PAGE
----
Sartre’s Philosophical ‘Labels’ and Dostoyevsky’s Method

Sartre disavowed the term ‘existentialism; as a description for his philosophical activity. Instead Sartre seemed to describe his philosophical activity as continuing the tradition of French rationalism such as that of Rene Descartes. It is logical if one stops to think about it. When one has a purely subjective frame of reference for experience ultimately, inclusive of all scientific or ’empirical’ paradigms that purport to be more objective, rational examination, rational deliberations about experience, rational deliberations about what one experiences even seem the reasonable thing to do philosophically speaking.


It is possible perhaps to classify areas of experience and thought into various regions such as epistemology, and also to classify philosophical realms of experiences and thought about the extended phenomenon of experience as physical cosmology or even metaphysics, yet obviously all experience even of astrophysics and speculations about M-Theory are personally, subjectively experienced if at all.


Instead of debating about the reality of other minds, or conjecturing about the ultimate nature of matter and experience such as in realist schools of thought versus idealist Sartre simply described what is was actually experienced phenomenally for-himself.


Later of course Sartre went beyond his tome ‘Being and Nothingness’ and 15 years later published the 1000 page approx. “Critique of Dialectical Reason’. Whereas the first, rather revolutionary philosophical work reaching popular scales of the 20th century (I’m excluding technical philosophical works or even ‘philosophical’ works such as Einstein’s pieces on special and general relativity) essentially examined personal subjective experience and the words or terms used to describe the subjective phenomenology of mind were elaborated, in the second work Sartre described social levels of individual experience within a collective setting. The book is not a socialist polemic of course; rather it describes how subjective minds interact in settings such as an automobile factory. As far as sequels to brilliant works go, it is not a disappointing effort at all.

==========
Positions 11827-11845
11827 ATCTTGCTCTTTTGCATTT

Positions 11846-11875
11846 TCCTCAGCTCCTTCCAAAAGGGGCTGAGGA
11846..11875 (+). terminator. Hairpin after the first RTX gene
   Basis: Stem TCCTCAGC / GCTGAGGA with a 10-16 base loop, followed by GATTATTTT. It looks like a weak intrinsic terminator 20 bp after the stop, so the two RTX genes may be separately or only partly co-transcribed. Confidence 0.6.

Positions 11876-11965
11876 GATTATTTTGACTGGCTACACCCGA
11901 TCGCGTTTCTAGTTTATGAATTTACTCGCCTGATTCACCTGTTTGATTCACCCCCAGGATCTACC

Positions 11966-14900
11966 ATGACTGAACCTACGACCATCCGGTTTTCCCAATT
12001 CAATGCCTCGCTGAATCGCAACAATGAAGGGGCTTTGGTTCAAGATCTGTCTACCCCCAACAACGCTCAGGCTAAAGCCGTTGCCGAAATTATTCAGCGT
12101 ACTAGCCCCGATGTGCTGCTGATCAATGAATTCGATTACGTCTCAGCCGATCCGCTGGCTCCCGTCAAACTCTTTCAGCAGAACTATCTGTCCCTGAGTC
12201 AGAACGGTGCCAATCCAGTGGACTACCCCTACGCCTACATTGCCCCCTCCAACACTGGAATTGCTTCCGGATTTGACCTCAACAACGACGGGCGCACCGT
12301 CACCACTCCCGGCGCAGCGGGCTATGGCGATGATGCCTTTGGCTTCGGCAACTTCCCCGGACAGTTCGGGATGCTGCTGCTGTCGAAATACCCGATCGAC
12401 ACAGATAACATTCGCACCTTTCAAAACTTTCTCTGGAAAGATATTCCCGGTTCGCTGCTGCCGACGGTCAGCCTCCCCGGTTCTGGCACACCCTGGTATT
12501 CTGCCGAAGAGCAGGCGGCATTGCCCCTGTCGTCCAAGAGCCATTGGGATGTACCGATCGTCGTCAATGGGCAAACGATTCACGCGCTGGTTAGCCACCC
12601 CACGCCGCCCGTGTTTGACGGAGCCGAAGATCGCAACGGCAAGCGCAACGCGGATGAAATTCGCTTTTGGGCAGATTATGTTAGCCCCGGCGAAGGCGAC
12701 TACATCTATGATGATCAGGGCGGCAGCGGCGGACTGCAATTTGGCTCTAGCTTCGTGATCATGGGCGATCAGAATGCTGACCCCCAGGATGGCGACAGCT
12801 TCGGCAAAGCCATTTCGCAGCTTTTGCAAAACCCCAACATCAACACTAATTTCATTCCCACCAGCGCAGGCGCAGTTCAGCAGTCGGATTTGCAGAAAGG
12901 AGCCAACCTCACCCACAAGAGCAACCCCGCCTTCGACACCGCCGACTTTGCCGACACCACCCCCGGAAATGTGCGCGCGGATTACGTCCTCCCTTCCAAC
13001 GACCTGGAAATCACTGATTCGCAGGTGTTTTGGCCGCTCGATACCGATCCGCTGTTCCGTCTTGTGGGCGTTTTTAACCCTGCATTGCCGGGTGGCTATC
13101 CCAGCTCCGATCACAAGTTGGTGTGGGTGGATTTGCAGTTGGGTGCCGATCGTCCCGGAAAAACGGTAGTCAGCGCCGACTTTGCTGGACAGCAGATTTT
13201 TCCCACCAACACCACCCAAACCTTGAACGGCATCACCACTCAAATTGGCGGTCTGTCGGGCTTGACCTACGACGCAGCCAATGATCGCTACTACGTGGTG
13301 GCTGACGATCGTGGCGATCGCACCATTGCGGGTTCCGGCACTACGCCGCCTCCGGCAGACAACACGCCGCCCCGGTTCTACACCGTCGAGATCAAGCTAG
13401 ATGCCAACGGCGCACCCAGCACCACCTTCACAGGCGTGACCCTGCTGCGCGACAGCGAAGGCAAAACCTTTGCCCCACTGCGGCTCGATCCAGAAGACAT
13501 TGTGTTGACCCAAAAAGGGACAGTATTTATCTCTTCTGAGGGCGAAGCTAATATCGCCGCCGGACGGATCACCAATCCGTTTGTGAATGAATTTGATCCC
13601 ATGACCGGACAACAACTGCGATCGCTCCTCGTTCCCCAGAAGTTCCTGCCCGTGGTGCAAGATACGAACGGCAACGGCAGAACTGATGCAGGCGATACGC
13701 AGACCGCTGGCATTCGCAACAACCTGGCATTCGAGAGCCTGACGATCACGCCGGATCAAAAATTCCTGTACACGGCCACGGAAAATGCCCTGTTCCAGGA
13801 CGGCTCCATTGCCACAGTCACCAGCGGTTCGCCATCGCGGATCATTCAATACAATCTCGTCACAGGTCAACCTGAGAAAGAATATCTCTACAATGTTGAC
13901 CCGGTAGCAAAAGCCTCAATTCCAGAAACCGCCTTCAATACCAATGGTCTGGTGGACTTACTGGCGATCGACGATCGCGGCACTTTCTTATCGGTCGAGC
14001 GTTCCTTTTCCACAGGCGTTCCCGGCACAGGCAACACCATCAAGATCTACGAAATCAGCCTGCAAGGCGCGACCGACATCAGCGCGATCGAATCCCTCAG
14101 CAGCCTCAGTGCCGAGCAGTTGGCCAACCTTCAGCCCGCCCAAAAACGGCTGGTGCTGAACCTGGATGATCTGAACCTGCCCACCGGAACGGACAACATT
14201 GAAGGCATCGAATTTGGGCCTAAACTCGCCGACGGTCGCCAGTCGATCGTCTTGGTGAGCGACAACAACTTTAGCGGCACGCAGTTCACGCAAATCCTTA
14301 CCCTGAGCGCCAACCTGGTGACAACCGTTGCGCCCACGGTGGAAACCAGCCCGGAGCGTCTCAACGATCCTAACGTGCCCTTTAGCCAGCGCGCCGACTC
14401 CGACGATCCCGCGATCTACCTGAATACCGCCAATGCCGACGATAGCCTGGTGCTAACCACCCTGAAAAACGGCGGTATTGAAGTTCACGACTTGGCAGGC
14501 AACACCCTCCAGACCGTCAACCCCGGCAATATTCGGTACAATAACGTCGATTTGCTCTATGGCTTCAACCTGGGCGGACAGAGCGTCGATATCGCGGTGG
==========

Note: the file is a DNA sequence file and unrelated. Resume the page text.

Sartre’s fiction works such as the freedom novels are quite good too. One should not underestimate the quality of J.P. Sartre’s fiction…it’s quite brilliant. Yet if one wants to discover a period novel equal to Dostoyevsky’s ‘Brothers Karamazov’ or perhaps ‘The Idiot’ (especially useful with recent U.S. administration tendencies toward neo-corporatism) I recommend Stendhal’s book ‘The Red and the Black’. The ‘Red and the Black’ is perhaps like ‘Crime and Punishment’ with a more sensational ending…it should be recollected that ‘Crime and Punishment’, while an excellent psychological novel, is more of an incitement of Tsarist structured poverty and conditions that led poor would-be college graduates to perpetrate senseless crimes for profit than it is about Russian criminal phenomena and the corrections system of the era. One might expect ‘Crime and Punishment’ to be something like Solzhenitsyn’s ‘Gulag Archipelago’ but of course it isn’t. I believe that Dostoyevsky’s major contribution isn’t to a philosophical movement of existentialism but to the art of literature and omniscient narrative.

Dostoyevsky after writing ‘Notes from the Underground’, a sparse first novel, may have named his second work ‘Crime and Punishment’; a ponderous and official sounding title, in order to avoid the state censor and to allow a certain liberal approach to sympathy with urban Petersburg living and social structures, exposing the meanness, rudeness and social conditions of the time. His later ‘Brothers Karamazov’ has the full-fledged writer’s brilliance that ‘Crime and Punishment’ eclipses ‘Crime and Punishment’, while Stendhal’s book mentioned above has an ending advantaged by going Dostoyevsky one better.